According to Herbets, the U.S. Army Special Operations Forces (SOF), Fort Bragg, North Carolina, liked the MSHR, but SOF’s requirements led to the development of the larger, heavier 20-Meter MSHR to withstand deeper submersions. The radio is 21.5 cubic inches and weighs 24.5 ounces with battery, antenna and waterproof connector. Racal signed a production contract in September 1997 with SOF to deliver up to 1,000 radios this year.

The MSHR, which has a maximum power output of 5 watts, covers the entire very high frequency range of 136 to 174 megahertz and operates in 12- and 16-kilobits-per-second digital voice and data modes. It has 100 programmable channels that are spaced 25 kilohertz apart and is operated by menu-driven keypad entry. The radio’s embedded Type-1 encryption includes both federal standard (FED-STD)-1023, at 12 kilobits per second, and VINSON, at 16 kilobits per second. Both versions of the MSHR contain internal speakers and microphones.

Designated AN/PRC-148, the MBITR is currently undergoing operational testing and evaluation by both the U.S. Marine Corps and the U.S. Special Operations Command (SOCOM), a unified command with headquarters at McDill Air Force Base, Florida. This radio provides amplitude modulation/frequency modulation voice and data communications in the 30- to 512-megahertz frequency range. Including the battery, it weighs 32 ounces and measures 29.6 cubic inches. Racal claims that the MBITR provides the same functionality as the single channel ground and airborne radio system, or SINCGARS, system improvement program (SIP), but at a fraction of the size and weight.

Development of the MBITR is an outgrowth of Racal’s work on the digital signal processing-based and flash memory-based architecture of the MSHR as well as SOCOM’s ongoing requirement for a multiband handheld radio, according to Herbets. During testing and evaluation exercises, the MBITR proved its interoperability with the Motorola PRC-112, Magnavox PRC-113, Harris PRC-117, Racal PRC-139 and Magnavox MX-300 radios, the entire line of Motorola Saber radios, as well as the ITT PRC-119 SINCGARS. It also communicated with the Raytheon PSC-5 and Motorola LST-5 radios via satellite.

Marine Corps participation in the program resulted from the Corps’ requirement for a tactical handheld radio (THHR). “The timing was right, the money was available, and they decided to sign up with this program to see if it would satisfy their THHR requirement,” Baer says. The Marine Corps is funding the joint electronic counter-countermeasures evaluation and may procure several thousand units if the test results are satisfactory.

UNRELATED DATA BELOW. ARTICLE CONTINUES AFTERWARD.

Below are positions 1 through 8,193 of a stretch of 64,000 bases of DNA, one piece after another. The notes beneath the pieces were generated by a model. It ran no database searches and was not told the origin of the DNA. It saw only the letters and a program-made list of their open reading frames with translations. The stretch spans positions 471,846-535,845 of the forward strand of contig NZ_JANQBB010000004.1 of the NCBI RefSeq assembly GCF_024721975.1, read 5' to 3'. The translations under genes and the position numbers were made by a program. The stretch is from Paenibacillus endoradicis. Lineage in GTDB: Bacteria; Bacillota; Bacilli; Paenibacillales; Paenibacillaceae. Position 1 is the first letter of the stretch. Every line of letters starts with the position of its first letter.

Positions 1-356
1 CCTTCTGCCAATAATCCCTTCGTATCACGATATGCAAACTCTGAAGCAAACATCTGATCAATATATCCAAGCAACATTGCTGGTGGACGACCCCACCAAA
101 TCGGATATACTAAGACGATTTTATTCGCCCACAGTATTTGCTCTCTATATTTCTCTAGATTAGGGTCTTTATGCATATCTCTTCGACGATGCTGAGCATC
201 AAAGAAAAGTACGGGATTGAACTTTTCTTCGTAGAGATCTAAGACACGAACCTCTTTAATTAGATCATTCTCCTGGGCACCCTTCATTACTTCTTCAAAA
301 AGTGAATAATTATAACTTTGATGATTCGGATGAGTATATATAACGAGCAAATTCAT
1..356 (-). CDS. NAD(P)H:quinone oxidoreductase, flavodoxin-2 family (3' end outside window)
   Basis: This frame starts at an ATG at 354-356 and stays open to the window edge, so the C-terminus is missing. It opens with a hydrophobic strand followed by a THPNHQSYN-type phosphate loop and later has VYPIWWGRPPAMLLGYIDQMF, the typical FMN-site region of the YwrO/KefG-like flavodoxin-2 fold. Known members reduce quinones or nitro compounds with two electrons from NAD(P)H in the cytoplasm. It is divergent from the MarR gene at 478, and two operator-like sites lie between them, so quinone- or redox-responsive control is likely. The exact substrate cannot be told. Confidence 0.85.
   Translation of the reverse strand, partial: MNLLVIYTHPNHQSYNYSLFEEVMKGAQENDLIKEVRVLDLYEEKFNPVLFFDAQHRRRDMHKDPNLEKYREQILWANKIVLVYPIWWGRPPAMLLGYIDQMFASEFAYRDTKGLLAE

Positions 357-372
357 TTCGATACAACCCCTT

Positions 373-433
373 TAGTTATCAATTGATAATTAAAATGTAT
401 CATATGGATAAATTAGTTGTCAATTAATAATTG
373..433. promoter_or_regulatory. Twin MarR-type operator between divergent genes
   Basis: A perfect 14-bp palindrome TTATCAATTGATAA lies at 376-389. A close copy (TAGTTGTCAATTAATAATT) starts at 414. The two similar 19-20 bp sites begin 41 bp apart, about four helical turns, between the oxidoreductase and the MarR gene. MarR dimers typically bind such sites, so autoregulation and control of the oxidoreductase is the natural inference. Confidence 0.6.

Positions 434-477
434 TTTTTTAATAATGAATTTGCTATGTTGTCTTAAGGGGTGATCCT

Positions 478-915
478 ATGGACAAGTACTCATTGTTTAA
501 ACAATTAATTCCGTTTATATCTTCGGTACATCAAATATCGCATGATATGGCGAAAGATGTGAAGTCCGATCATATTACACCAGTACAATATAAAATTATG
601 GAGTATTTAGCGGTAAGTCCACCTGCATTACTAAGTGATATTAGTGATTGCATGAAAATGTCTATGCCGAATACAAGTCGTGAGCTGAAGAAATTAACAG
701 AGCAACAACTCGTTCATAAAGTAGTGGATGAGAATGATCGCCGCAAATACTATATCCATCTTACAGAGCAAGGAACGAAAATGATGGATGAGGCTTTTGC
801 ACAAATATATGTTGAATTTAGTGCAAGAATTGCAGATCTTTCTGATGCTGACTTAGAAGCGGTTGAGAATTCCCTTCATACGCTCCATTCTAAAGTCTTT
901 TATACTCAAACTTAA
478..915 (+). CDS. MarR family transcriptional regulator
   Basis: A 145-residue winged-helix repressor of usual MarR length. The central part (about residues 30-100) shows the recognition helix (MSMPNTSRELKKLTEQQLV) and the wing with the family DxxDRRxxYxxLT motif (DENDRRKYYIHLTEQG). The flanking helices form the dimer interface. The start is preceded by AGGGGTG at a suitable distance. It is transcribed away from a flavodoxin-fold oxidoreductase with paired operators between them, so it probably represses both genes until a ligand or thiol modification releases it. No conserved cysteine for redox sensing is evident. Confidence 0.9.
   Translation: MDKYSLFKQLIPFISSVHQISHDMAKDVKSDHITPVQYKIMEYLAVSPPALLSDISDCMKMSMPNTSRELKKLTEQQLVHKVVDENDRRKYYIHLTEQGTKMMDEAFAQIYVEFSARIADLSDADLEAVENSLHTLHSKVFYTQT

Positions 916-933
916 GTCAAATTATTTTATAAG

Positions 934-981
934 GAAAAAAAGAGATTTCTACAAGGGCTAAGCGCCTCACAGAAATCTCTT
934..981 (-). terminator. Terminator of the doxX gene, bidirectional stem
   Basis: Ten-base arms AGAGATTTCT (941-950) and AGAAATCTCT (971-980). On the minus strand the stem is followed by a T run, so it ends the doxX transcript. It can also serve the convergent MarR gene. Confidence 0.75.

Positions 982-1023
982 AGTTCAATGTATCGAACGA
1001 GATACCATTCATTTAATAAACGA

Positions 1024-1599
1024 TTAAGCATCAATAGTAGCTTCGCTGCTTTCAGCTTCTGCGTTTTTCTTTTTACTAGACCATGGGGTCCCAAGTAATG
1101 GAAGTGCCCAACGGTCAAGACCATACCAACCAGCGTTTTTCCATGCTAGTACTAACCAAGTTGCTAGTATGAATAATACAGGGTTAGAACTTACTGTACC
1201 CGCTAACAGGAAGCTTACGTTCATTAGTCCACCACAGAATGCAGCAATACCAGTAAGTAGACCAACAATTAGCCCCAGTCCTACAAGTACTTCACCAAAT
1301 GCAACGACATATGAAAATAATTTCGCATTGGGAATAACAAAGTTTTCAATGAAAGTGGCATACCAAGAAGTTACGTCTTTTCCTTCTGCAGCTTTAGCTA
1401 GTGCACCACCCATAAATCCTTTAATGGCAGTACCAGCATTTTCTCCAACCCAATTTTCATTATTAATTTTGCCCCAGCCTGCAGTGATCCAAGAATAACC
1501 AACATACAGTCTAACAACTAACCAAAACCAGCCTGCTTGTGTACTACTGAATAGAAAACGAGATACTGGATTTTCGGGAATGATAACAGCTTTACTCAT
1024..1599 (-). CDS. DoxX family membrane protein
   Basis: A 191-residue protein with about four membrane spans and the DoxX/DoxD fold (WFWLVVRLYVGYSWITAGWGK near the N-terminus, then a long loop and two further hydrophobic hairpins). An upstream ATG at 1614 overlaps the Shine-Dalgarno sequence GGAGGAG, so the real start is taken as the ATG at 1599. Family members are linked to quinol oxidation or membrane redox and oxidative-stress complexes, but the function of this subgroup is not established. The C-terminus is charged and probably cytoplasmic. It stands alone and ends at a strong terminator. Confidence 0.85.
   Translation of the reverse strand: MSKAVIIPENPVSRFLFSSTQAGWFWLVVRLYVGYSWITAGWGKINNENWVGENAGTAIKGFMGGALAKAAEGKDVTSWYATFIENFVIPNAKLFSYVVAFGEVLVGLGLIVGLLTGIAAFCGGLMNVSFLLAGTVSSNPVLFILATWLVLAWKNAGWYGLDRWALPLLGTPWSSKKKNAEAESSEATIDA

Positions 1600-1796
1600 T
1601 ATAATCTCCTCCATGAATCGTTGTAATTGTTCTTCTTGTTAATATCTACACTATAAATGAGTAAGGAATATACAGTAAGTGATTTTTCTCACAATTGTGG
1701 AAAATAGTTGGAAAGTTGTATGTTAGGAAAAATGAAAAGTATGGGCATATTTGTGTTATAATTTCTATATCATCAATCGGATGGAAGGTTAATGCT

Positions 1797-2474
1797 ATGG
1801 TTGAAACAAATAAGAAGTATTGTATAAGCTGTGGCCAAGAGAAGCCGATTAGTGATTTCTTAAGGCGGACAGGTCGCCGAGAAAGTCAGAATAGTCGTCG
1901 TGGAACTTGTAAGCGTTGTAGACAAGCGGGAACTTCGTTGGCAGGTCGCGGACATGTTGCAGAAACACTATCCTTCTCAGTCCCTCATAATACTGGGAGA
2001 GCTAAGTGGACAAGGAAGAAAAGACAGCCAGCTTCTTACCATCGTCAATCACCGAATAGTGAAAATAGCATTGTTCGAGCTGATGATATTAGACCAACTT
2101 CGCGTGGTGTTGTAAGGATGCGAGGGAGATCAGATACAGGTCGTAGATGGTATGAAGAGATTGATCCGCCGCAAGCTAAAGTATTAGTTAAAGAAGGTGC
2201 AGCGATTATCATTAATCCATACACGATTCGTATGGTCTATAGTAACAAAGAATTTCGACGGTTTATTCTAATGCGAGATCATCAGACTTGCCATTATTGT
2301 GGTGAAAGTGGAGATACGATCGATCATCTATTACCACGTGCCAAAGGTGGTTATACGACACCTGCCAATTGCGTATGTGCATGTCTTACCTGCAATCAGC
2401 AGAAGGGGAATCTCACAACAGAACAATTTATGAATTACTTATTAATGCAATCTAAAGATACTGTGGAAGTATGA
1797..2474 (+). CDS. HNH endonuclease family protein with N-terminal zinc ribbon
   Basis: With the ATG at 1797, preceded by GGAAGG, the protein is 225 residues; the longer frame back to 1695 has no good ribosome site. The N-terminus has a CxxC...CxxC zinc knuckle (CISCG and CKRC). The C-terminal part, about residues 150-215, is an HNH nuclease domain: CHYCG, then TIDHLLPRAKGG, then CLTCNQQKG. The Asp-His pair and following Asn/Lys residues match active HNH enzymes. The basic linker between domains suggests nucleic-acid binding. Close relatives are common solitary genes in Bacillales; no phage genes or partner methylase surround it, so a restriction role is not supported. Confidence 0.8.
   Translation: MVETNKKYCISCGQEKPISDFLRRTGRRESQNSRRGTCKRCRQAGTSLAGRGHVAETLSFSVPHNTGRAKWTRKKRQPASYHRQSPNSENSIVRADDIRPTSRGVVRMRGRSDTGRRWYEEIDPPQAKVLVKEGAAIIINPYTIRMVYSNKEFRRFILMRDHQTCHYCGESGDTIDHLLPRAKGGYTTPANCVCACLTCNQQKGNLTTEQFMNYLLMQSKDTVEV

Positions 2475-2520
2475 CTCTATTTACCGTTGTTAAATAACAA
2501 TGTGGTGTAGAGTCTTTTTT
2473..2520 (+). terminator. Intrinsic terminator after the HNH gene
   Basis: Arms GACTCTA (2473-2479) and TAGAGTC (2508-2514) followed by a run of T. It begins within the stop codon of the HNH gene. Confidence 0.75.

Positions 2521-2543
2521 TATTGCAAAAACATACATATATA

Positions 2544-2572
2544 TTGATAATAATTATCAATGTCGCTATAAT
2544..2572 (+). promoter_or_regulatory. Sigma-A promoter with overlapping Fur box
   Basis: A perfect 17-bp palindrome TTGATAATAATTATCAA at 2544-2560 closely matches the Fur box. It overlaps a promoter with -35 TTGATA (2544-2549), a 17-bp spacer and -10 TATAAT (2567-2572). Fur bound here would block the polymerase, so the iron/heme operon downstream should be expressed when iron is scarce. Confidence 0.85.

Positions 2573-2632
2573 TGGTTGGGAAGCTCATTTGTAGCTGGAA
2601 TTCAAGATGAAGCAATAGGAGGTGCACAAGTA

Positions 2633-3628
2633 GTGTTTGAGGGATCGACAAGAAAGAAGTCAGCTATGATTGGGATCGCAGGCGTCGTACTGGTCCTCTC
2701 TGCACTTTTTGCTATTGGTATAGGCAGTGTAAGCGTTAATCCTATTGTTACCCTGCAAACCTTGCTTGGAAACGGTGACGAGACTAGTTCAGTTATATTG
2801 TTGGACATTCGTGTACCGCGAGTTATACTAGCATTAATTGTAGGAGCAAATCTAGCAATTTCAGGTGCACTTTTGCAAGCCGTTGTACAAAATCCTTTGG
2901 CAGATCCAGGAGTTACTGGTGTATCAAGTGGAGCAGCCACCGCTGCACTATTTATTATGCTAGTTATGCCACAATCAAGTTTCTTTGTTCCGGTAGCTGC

Racal expects testing of the MBITR to be completed early this summer and delivery of production units to SOCOM to begin as early as October. The contract has five production options with a cap of 12,000 units.

Both the U.S. Army and the U.S. Air Force are also showing considerable interest in the MBITR, Baer notes, but are waiting to see how testing and fielding by SOCOM and the Marine Corps progress. The Army would be interested in the MBITR for the 101st and 82nd Airborne and the 10th Mountain Divisions, while the Air Force has a revolving requirement for a radio with MBITR capabilities to replace 10,000 to 12,000 handheld radios in its inventory.

Racal also plans to offer the MBITR for export to countries such as Canada and Australia that have requirements for Type-1-encrypted handheld tactical radios. “We will eventually develop an exportable version of it, but right now, we’re concentrating on customers who can purchase Type-1 U.S.-classified equipment,” Baer stresses.

The company can now post software upgrades on a protected Internet site for the Racal 25, a handheld radio. This capability, which eliminates the need to send radios back to the manufacturer for upgrades, is possible because of digital signal processing-based and flash memory-based technology. “With the right password, a customer can download the software upgrade to a personal computer and then download that to the radio by simply double-clicking the icon,” Herbets explains.

This capability may become available for the MSHR and MBITR radios as well, which have similar architectures. However, no customers have requested it yet, probably due to security concerns, according to Racal officials.